Fixing a spending problem with higher taxes that erode competitiveness is not a solution
Alberta’s economy is still on shaky ground as oil prices remain depressed relative to last year’s levels. Against this backdrop enters a new NDP government led by Premier Rachel Notley. While her government cannot be blamed for the economic state of the province, it can certainly influence the direction it takes from here on through economic policy.
One option is to enact policies that strengthen the investment climate and ultimately help the recovery. The other is to implement policies that tarnish competitiveness and foster investor uncertainty. The troubling early signs suggest the government is pursuing the latter.
For years, Alberta has maintained a strong investment climate vis-a-vis other provinces and this helped propel the province into an economic powerhouse. A competitive, well-designed tax regime anchored an assortment of economic policies, known as the Alberta Advantage.
It is therefore worrying that this week’s Speech from the Throne confirmed major increases to personal income and corporate taxes are on the horizon. Eroding Alberta’s tax advantages is precisely the wrong approach to address the economic challenges facing the province.
In an already challenging economic environment, the government will increase Alberta’s general corporate tax rate from 10 to 12 per cent. This 20 per cent hike sends a powerful, negative signal to both domestic and international investors about the direction of economic policy and weakens the incentives for firms to invest and create jobs.
The economics literature is clear that higher corporate taxes deter investment and dull growth. Consider a recent OECD study that analyzed the effects of different taxes on economic performance. It concluded corporate taxes are “the most harmful for growth.” Increasing corporate taxes will undermine the tax advantage the province has enjoyed over competing jurisdictions, which has helped attract investment.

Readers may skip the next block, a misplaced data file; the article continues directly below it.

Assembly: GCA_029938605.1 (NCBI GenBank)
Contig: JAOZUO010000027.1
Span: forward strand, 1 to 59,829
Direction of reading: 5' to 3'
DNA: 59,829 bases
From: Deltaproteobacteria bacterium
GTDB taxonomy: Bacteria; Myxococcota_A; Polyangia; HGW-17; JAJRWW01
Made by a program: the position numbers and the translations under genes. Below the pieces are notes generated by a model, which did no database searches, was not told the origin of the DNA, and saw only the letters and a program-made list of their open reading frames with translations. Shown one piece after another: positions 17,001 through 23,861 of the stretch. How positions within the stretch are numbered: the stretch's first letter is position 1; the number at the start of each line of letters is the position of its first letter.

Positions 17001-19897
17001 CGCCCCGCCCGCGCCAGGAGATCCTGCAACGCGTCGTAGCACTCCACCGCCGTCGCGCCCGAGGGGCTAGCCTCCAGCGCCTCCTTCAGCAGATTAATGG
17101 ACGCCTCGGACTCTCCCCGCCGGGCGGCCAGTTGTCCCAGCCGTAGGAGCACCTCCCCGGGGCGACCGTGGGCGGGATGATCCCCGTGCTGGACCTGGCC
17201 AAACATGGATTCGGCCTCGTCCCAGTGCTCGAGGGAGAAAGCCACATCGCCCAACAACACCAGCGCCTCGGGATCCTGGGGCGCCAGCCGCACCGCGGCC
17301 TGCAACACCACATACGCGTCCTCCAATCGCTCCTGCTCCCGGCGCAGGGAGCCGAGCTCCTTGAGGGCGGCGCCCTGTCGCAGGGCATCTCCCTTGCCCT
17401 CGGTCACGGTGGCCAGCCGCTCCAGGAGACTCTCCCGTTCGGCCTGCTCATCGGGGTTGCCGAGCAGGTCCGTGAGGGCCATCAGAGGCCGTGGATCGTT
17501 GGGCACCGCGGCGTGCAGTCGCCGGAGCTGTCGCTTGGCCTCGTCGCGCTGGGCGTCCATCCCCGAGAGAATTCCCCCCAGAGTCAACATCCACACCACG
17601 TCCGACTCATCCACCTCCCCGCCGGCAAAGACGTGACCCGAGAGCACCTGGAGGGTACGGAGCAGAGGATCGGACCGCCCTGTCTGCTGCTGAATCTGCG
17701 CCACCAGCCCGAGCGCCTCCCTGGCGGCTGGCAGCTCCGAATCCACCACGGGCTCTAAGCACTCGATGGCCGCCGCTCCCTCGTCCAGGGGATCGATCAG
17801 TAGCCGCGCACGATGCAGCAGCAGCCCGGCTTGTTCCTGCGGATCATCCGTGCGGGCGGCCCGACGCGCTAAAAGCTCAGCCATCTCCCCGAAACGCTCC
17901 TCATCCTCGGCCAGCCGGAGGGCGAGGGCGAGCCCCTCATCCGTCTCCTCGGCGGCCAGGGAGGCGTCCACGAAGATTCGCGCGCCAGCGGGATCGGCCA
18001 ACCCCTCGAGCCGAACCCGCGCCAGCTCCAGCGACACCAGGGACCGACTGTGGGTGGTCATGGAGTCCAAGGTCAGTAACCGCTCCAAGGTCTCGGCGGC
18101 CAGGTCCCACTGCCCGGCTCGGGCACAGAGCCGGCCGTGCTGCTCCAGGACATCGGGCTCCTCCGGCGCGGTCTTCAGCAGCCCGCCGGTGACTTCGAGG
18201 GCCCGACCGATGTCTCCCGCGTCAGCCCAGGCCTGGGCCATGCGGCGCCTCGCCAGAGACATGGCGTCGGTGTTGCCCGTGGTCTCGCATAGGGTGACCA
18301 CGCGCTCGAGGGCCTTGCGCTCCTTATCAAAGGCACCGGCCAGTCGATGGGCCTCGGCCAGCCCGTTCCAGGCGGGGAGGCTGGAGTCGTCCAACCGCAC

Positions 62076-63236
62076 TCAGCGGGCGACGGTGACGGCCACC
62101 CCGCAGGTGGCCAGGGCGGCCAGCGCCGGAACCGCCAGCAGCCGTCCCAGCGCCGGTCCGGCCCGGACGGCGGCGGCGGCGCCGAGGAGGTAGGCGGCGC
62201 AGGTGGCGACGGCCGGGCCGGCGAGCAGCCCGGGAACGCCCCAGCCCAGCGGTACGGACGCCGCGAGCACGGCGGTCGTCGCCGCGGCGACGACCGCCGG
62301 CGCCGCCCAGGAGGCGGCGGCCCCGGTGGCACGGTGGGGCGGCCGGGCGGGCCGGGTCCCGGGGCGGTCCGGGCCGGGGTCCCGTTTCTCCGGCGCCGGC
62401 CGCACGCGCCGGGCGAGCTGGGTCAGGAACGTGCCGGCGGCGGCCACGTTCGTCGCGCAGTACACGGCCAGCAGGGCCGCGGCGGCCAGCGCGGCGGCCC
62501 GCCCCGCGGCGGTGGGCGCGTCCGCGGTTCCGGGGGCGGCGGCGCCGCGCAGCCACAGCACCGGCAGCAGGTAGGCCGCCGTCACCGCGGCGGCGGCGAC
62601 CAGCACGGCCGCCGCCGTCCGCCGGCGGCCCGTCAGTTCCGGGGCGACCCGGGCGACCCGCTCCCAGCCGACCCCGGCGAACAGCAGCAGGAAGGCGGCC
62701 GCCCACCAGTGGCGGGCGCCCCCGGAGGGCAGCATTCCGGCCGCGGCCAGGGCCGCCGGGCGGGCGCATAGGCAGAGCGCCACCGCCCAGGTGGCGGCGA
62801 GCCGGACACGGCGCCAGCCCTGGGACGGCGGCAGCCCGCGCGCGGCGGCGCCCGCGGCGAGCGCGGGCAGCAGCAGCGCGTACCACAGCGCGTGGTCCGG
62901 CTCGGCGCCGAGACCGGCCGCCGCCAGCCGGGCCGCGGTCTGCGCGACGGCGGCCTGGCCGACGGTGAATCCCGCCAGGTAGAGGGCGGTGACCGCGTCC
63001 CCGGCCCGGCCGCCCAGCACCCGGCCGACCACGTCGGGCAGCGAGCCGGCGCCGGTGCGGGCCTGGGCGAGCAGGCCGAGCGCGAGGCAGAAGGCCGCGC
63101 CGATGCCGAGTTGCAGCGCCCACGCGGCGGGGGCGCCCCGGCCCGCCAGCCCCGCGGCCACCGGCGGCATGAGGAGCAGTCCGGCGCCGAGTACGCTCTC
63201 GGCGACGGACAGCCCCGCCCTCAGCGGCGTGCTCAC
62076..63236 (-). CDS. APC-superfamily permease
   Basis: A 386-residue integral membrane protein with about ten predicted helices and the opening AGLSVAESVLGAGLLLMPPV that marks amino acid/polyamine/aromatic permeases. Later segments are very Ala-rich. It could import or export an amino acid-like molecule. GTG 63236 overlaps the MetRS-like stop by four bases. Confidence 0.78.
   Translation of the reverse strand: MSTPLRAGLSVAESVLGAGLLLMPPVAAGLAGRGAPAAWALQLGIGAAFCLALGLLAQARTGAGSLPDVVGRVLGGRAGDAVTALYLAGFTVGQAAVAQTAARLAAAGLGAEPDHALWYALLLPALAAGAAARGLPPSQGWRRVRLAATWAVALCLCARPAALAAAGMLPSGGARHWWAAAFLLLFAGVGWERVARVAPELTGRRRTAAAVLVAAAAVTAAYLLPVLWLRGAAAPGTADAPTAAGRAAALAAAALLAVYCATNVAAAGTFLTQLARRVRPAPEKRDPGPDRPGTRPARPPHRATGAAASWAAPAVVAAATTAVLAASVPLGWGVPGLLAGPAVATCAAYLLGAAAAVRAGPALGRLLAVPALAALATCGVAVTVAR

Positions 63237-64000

On personal income taxes, the government is set to raise taxes on upper-earners, doing away with Alberta’s single tax rate of 10 per cent, a pro-growth policy that has helped Alberta attract (and retain) skilled workers and entrepreneurs over the years. As an extensive survey shows, personal income taxes – particularly high and increasing rates – reduce economic growth, investment, business formation, and job creation. The only point of debate is in the magnitude of the negative effects.
The government’s proposal to hike taxes rather than cut spending is the wrong approach for addressing Alberta’s fiscal issues. Tax increases will not only reduce competitiveness but are a fundamental misdiagnosis of the problem.
From 2004/05 to 2013/14, the provincial government increased spending well beyond the pace to keep up with inflation and population growth. Had spending been kept within these parameters since 2004/05, it would have been $8 billion lower in 2013/14. This is more than the value of the projected deficit this year. Fixing a spending problem with higher taxes that erode competitiveness is not a solution.
The proposed tax increases will shake business confidence across the provincial economy but especially in the energy sector as they come amid plans for a royalty review and new environmental regulations. As Alberta firms struggle with lower energy prices, the prospect of increased royalty payments and regulations add major (and unnecessary) policy uncertainty, deterring firms from making new investments.
Canadian Natural Resources Ltd., one of the largest oil producers in the country, has already postponed meetings with investors, stating that it could not finalize capital allocation plans given policy and regulatory uncertainty. Perhaps unsurprisingly, Saskatchewan’s energy minister recently visited Calgary and made a case for increased investment in his province, promising regulatory stability in contrast to the uncertainty in Alberta.
The economic challenges facing Alberta are real. Yet the province is much more likely to resume a strong growth trajectory if the foundations of its competitive tax regime are maintained. If the government proceeds with its plans to abandon the single rate personal income tax, increase corporate taxes, and promote uncertainty in the energy sector, it will erode policy advantages that have helped make Alberta one of the most prosperous jurisdictions in the world.
By Ben Eisen and Charles Lammam
Ben Eisen is a senior policy analyst and Charles Lammam is director of fiscal studies at the Fraser Institute.